Optimal ESR and CRP cut-off values based on new criteria for periprosthetic joint infection

March 21, 2013, Thomas Jefferson University

Infections, as the news has shown time and again, can be deadly. Periprothesthetic joint infection (PJI) is the infection of grave concern to the orthopedic community, especially in its growingly common antibiotic-resistant form. This all-too-common infection can be found deep inside the joint prosthesis following joint replacement surgery.

Javad Parvizi, MD, and colleagues at the Rothman Institute at Jefferson have worked for years to find a solution to this sometimes deadly infection. Their most recent work has attempted to determine the optimal thresholds for two common for systemic inflammation and infection. It will be presented on Thursday, March 21, 2013, at 4:06 pm, McCormick Place, Room S105, at the American Academy of Orthopedic Surgeons (AAOS) annual meeting in Chicago.

In previous studies, it was determined that testing the blood for elevated levels of C-reactive protein (CRP) and erythrocyte sedimentation rate (ESR), known biomarkers for and infection, was an accurate test for determining the presence of an infection. But, the levels of ESR and CRP that should sound the alarm have been inconsistent, particularly in regard to a new, industry-wide agreed upon definition for PJI.

The team retrospectively reviewed 1,993 patients who underwent revision surgery for aseptic failure (1,095 hips, 594 knees) or PJI (112 hips, 192 knees) between 2000 and 2009. Patients with comorbidities that could elevate the serum inflammatory markers were disqualified from the study.

Analysis was performed to determine the optimal threshold and test characteristics for ESR and CRP in hips and knees separately. The study found that the real threshold for these tests is higher than previously thought. In addition, researchers found that there is a difference between the knee and hip with regard to the extent these inflammatory markers are elevated with PJI.

The study confirmed the utility of ESR and CRP as a combination test in PJI diagnosis in a large cohort at a single institution. "The findings suggest conventional thresholds for these may need to be refined to improve their accuracy in diagnosing PJI," says Dr. Parvizi.

Explore further: A new definition for periprosthetic joint infection

Related Stories

A new definition for periprosthetic joint infection

November 4, 2011
A rise in periprosthetic joint infection (PJI) rates has the orthopedic community moving to develop it's first-ever agreed upon definition and diagnostic criteria to help better treat patients.

Research suggests use of LE strips to diagnose PJI

February 7, 2012
Rothman Institute at Jefferson joint researchers continue to seek better ways to diagnose and subsequently treat periprosthetic joint infection (PJI) in patients following total joint arthroplasty. Their latest research shows ...

Rothman at Jefferson research suggests abandon convention in diagnosing periprosthetic joint infection

February 8, 2012
In their search for new, better ways to diagnose periprosthetic joint infection, Rothman Institute at Jefferson researchers have discovered that measurement of C-reactive protein in the synovial fluid is extremely accurate, ...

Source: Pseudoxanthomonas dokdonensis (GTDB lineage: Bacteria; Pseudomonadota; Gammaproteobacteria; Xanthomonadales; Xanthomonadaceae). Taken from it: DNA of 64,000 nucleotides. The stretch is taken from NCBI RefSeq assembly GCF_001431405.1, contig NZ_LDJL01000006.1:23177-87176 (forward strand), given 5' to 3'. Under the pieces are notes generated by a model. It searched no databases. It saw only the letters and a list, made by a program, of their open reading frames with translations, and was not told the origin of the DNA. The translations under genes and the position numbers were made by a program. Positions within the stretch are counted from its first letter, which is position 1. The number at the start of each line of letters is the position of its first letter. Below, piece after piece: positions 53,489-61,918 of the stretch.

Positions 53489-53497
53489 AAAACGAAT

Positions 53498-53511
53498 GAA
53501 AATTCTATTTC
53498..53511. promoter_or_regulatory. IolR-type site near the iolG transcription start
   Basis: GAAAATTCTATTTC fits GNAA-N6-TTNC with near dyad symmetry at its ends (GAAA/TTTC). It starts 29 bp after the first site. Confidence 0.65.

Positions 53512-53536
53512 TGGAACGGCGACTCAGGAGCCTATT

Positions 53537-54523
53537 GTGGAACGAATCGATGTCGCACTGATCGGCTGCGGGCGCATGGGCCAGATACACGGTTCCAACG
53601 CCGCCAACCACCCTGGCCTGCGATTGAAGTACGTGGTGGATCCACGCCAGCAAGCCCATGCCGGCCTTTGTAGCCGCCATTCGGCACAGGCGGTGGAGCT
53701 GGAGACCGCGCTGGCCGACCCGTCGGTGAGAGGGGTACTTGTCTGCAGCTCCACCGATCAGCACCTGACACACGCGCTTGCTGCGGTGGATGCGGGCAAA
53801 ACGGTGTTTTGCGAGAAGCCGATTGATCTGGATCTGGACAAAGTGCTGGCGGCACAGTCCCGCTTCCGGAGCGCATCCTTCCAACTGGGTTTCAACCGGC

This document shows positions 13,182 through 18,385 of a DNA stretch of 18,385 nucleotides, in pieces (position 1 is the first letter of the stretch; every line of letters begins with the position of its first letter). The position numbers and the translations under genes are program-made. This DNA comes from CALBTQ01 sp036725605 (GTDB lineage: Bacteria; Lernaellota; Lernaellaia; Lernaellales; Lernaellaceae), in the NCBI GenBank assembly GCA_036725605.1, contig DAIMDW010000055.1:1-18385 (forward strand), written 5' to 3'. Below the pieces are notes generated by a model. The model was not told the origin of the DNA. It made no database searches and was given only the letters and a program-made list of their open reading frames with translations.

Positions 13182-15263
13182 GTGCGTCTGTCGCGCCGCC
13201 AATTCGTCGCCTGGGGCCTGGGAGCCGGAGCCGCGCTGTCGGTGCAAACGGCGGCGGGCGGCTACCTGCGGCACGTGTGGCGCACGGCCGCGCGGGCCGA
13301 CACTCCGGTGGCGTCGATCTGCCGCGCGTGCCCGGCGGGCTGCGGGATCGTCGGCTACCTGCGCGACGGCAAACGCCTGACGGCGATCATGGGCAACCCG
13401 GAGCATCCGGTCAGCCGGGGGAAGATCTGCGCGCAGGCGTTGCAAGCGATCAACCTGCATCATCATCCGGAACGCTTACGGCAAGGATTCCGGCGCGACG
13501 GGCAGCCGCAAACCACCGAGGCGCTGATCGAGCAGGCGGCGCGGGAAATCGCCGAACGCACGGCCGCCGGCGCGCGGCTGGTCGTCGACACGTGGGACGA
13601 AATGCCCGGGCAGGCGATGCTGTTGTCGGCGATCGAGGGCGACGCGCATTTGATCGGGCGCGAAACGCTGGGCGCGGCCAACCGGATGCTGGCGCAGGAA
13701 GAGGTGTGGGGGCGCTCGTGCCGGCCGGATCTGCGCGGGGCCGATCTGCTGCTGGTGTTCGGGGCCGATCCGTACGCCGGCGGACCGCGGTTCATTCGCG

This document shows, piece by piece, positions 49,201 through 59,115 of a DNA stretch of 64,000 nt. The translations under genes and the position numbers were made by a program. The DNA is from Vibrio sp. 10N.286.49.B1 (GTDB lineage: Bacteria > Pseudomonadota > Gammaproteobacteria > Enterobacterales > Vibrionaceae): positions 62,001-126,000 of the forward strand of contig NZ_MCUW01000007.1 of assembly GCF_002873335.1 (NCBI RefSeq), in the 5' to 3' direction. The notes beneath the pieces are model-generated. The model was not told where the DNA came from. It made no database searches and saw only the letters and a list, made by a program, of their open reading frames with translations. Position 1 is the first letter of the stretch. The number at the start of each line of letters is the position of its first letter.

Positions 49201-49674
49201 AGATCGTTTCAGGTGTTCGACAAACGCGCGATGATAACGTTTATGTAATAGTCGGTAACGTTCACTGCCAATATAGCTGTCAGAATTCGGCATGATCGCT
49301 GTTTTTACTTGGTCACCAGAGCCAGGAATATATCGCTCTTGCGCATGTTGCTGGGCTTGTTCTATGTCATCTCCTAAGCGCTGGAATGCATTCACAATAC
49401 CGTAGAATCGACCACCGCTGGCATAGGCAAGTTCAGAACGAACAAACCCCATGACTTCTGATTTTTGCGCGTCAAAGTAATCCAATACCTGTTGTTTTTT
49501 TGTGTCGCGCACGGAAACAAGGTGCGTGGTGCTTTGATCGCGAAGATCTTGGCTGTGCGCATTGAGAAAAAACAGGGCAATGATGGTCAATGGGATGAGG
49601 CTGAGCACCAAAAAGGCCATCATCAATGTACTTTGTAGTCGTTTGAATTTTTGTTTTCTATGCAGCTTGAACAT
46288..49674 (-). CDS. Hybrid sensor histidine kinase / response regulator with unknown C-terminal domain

Evidence insufficient to recommend routine antibiotics for joint replacement patients

December 18, 2012
The American Academy of Orthopaedic Surgeons (AAOS), and the American Dental Association (ADA) found that there is insufficient evidence to recommend the routine use of antibiotics for patients with orthopaedic implants to ...

Recommended for you

Drug may help surgical patients stop opioids sooner

December 13, 2017
(HealthDay)—Opioid painkillers after surgery can be the first step toward addiction for some patients. But a common drug might cut the amount of narcotics that patients need, a new study finds.

Children best placed to explain facts of surgery to patients, say experts

December 13, 2017
Getting children to design patient information leaflets may improve patient understanding before they have surgery, finds an article in the Christmas issue of The BMJ.

Burn victim saved by skin grafts from identical twin (Update)

November 23, 2017
A man doomed to die after suffering burns across 95 percent of his body was saved by skin transplants from his identical twin in a world-first operation, French doctors said Thursday.

Is a common shoulder surgery useless?

November 21, 2017
(HealthDay)—New research casts doubt on the true effectiveness of a common type of surgery used to ease shoulder pain.

Study shows electric bandages can fight biofilm infection, antimicrobial resistance

November 6, 2017
Researchers at The Ohio State University Wexner Medical Center have shown - for the first time - that special bandages using weak electric fields to disrupt bacterial biofilm infection can prevent infections, combat antibiotic ...

Obesity increases incidence, severity, costs of knee dislocations

November 3, 2017
A new study of more than 19,000 knee dislocation cases in the U.S. between 2000 and 2012 provides a painful indication of how the nation's obesity epidemic is changing the risk, severity and cost of a traumatic injury.

0 comments

Please sign in to add a comment. Registration is free, and takes less than a minute. Read more

Click here to reset your password.
Sign in to get notified via email when new comments are made.